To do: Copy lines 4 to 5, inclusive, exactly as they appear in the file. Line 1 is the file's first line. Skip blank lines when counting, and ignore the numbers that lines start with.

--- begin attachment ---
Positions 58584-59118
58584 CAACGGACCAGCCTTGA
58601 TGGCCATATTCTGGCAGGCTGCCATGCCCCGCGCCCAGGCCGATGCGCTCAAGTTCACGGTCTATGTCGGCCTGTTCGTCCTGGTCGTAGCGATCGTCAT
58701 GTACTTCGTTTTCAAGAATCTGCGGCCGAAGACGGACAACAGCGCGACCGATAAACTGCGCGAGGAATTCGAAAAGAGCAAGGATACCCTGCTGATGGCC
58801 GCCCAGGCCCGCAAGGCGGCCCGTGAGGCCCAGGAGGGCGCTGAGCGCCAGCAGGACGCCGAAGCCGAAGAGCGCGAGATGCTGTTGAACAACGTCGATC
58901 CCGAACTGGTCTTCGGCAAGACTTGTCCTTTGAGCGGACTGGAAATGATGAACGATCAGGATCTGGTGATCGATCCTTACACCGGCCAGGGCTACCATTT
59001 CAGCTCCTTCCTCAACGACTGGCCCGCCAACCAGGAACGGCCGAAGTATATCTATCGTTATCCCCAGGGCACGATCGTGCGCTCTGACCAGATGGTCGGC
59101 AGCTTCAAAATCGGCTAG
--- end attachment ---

58701 GTACTTCGTTTTCAAGAATCTGCGGCCGAAGACGGACAACAGCGCGACCGATAAACTGCGCGAGGAATTCGAAAAGAGCAAGGATACCCTGCTGATGGCC
58801 GCCCAGGCCCGCAAGGCGGCCCGTGAGGCCCAGGAGGGCGCTGAGCGCCAGCAGGACGCCGAAGCCGAAGAGCGCGAGATGCTGTTGAACAACGTCGATC